As shown in FIG. 4B, the micro pattern 23 may have a surface formed by overlapping a plurality of periodic patterns. That is, a height of the micro pattern 23 at a certain point is equal to the sum of the heights of the first pattern with a first period T1, a height of the second pattern with a second period T2, and a height of the third pattern with a third period of T3, at the same point.

As shown in FIG. 4C, a micro pattern 23 may be formed by overlapping and inverting a plurality of periodic patterns. Accordingly, the micro patterns depicted in FIG. 4C have inverted shapes of the micro patterns depicted in FIG. 4B. That is, the micro pattern 23 illustrated in FIG. 4C may be formed inwardly by cutting the light guide plate 22 from the top surface to a depth equal to the sum of a height of the first pattern with the first period T1, a height of the second pattern with the second period T2, and a height of the third pattern with the third period T3.

The micro pattern 23 shown in FIGS. 4B and 4C can be formed easily using well-known interference lithography. For example, a photoresist may be coated on a transparent substrate that is to be the light guide plate 22, and then may be exposed using an interference pattern formed by interfering two laser beams. Thereafter, the photoresist may be exposed again using an interference pattern with a different period. After the exposure process is repeated, the transparent substrate is etched to form such micro patterns as shown in FIG. 4C. Such micro patterns as shown in FIG. 4B can be formed by molding using the etched transparent substrate as a mold master.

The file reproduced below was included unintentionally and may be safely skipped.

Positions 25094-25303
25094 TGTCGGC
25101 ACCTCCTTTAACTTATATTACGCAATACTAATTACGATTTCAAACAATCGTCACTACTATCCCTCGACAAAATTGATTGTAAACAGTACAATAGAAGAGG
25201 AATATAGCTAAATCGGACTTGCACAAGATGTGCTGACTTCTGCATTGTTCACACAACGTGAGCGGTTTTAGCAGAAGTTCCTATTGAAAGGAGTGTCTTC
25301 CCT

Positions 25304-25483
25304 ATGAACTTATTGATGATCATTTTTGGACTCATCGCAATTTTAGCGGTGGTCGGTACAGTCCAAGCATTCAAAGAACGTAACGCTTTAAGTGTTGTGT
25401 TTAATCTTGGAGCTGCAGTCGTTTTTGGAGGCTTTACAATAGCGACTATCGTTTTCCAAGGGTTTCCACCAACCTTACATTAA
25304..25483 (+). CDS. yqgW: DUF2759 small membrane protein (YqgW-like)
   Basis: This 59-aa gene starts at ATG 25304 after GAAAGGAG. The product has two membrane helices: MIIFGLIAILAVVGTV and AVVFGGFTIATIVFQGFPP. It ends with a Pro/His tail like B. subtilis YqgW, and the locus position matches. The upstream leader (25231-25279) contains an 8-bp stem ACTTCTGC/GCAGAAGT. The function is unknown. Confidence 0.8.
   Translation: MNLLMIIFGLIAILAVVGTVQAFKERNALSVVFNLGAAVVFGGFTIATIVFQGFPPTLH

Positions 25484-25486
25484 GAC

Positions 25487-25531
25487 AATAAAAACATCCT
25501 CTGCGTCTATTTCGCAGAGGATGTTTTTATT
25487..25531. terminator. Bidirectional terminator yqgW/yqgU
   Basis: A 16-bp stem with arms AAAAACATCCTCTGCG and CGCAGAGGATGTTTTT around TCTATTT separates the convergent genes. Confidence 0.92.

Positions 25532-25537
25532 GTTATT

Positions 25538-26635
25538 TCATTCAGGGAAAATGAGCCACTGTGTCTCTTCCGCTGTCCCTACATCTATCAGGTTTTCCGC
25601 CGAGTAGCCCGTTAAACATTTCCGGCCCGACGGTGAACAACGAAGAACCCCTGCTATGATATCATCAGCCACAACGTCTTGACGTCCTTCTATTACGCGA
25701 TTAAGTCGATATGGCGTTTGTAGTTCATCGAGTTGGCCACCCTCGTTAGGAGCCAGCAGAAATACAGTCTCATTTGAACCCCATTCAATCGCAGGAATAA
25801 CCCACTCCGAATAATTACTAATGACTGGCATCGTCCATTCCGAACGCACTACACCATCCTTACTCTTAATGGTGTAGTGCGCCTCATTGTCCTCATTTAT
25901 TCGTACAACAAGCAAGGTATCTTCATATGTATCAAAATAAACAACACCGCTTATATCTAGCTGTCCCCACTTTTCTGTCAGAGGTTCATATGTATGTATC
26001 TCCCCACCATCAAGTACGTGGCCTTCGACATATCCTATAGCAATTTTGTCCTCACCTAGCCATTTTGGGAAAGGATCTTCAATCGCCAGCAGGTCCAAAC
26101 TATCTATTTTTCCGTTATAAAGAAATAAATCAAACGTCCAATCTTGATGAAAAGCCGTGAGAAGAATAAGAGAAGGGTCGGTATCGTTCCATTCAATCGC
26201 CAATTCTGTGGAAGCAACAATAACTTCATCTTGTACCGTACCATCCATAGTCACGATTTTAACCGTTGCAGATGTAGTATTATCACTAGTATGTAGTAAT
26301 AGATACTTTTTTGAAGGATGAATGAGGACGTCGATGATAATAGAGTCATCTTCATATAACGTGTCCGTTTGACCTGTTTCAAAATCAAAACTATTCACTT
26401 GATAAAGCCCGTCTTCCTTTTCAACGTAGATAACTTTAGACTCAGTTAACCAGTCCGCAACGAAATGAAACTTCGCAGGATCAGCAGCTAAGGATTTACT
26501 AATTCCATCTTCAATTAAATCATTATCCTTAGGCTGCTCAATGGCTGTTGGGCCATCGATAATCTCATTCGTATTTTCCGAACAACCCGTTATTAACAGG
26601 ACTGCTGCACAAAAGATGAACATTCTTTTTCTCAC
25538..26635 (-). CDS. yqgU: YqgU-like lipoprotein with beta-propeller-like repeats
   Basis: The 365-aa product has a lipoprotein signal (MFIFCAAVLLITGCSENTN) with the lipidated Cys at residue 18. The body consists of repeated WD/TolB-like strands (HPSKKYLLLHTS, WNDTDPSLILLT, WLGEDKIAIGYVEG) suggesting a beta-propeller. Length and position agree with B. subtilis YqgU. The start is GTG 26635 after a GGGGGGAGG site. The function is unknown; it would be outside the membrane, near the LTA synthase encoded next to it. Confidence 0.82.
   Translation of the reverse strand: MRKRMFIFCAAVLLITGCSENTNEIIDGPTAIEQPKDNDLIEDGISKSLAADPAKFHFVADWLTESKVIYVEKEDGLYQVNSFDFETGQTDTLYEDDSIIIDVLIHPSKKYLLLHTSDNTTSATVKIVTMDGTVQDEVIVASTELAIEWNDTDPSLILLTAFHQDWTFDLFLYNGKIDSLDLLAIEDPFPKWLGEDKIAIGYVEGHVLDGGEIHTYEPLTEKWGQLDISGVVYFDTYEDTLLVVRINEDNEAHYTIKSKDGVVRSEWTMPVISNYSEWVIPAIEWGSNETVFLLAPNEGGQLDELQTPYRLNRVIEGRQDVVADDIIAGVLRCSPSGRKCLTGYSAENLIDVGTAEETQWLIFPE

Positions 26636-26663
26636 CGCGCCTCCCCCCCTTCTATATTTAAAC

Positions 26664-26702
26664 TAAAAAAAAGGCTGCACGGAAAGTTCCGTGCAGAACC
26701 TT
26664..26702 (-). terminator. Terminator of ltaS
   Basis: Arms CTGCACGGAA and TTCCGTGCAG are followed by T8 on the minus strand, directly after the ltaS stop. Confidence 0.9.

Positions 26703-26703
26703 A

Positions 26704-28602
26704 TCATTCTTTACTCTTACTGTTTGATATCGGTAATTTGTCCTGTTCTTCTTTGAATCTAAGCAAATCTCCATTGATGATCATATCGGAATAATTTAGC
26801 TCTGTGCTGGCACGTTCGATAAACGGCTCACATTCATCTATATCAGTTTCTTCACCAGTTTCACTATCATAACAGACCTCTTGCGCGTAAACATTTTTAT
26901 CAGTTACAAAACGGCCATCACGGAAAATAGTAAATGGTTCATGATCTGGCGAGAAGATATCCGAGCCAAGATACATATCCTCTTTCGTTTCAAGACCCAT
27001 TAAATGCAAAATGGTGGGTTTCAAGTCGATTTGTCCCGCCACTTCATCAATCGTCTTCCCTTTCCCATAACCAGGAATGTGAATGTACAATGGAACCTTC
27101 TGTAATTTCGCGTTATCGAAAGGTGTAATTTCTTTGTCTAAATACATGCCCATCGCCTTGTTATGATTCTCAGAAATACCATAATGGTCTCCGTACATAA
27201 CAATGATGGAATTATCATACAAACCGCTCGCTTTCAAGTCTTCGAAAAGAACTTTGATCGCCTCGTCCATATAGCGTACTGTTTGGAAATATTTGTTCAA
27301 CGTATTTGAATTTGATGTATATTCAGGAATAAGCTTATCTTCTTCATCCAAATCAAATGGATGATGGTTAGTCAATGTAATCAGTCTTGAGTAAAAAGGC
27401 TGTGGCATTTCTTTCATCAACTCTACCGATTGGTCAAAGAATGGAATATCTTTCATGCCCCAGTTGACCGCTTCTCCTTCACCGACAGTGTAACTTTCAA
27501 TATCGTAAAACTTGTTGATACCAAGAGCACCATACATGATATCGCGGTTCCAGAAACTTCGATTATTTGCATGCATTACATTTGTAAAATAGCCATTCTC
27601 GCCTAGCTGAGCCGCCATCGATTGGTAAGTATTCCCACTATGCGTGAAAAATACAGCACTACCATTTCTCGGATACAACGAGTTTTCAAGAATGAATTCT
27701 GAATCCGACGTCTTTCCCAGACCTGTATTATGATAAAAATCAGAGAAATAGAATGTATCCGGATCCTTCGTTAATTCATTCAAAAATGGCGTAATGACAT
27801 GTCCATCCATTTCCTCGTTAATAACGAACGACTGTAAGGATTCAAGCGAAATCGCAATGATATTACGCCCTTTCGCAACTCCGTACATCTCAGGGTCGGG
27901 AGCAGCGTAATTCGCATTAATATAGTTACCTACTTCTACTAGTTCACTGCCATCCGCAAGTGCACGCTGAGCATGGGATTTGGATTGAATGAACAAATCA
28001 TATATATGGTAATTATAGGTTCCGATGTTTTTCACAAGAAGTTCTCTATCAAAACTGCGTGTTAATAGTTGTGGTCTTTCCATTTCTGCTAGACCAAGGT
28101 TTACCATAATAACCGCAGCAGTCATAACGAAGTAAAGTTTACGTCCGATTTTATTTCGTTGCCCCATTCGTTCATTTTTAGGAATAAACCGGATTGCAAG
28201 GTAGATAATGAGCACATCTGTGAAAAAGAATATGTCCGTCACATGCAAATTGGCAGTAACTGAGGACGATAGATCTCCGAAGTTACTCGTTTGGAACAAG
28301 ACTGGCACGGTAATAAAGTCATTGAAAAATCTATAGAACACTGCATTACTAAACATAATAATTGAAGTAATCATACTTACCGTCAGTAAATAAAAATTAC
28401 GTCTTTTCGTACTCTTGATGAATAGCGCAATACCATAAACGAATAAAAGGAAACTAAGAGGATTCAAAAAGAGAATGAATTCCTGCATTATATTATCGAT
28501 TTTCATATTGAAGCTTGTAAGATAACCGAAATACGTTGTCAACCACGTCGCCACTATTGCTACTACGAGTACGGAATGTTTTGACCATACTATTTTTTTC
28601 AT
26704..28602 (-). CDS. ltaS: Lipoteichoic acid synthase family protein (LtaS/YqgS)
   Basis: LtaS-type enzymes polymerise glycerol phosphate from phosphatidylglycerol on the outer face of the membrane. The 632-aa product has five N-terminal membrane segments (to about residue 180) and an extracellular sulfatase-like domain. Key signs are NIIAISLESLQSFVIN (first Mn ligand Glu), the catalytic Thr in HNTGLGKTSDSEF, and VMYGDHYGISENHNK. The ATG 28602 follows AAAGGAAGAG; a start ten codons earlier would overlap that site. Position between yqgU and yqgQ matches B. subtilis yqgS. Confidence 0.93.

Although three periodic patterns are used in FIGS. 4A through 4C, two, or four or more periodic patterns can also be used. Although the micro patterns formed as shown in FIGS. 4A through 4C have different surfaces, their functions are the same, and thus they each can reduce chromatic dispersion.

As described above, the light guide plate having multi-periodic micro patterns according to the present invention can minimize chromatic dispersion generated due to a difference in angles at which different wavelengths of light are emitted. Consequently, when the illumination apparatus for the device employing the light guide plate according to the present invention is used as a backlight unit, higher chromaticity and luminance can be achieved.

While the present invention has been particularly shown and described with reference to exemplary embodiments thereof, it will be understood by those of ordinary skill in the art that various changes in form and details may be made therein without departing from the spirit and scope of the present invention as defined by the following claims.

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US8777474 *May 4, 2010Jul 15, 2014Lms Co., Ltd.Optical film and lighting device comprising the same
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Classifications
U.S. Classification362/619, 362/97.1, 362/561
International ClassificationF21V7/04
Cooperative ClassificationG02B6/0053, G02B6/0038, G02B6/0061
European ClassificationG02B6/00L6O16U
Legal Events
DateCodeEventDescription
Nov 28, 2005ASAssignment
Owner name: SAMSUNG ELECTRO-MECHANICS CO., LTD.,KOREA, REPUBLI
Free format text: ASSIGNMENT OF ASSIGNORS INTEREST;ASSIGNORS:KIM, JIN-HWAN;LEE, HONG-SEOK;CHOI, JIN-SEUNG;AND OTHERS;REEL/FRAME:017289/0467
Effective date: 20051121
Jul 22, 2010ASAssignment
Owner name: SAMSUNG LED CO., LTD., KOREA, REPUBLIC OF
Free format text: ASSIGNMENT OF ASSIGNORS INTEREST;ASSIGNOR:SAMSUNG ELECTRO-MECHANICS CO., LTD.;REEL/FRAME:024723/0532
Effective date: 20100712
Aug 7, 2012ASAssignment
Owner name: SAMSUNG ELECTRONICS CO., LTD., KOREA, REPUBLIC OF
Free format text: MERGER;ASSIGNOR:SAMSUNG LED CO., LTD.;REEL/FRAME:028744/0272
Effective date: 20120403
Oct 24, 2013FPAYFee payment
Year of fee payment: 4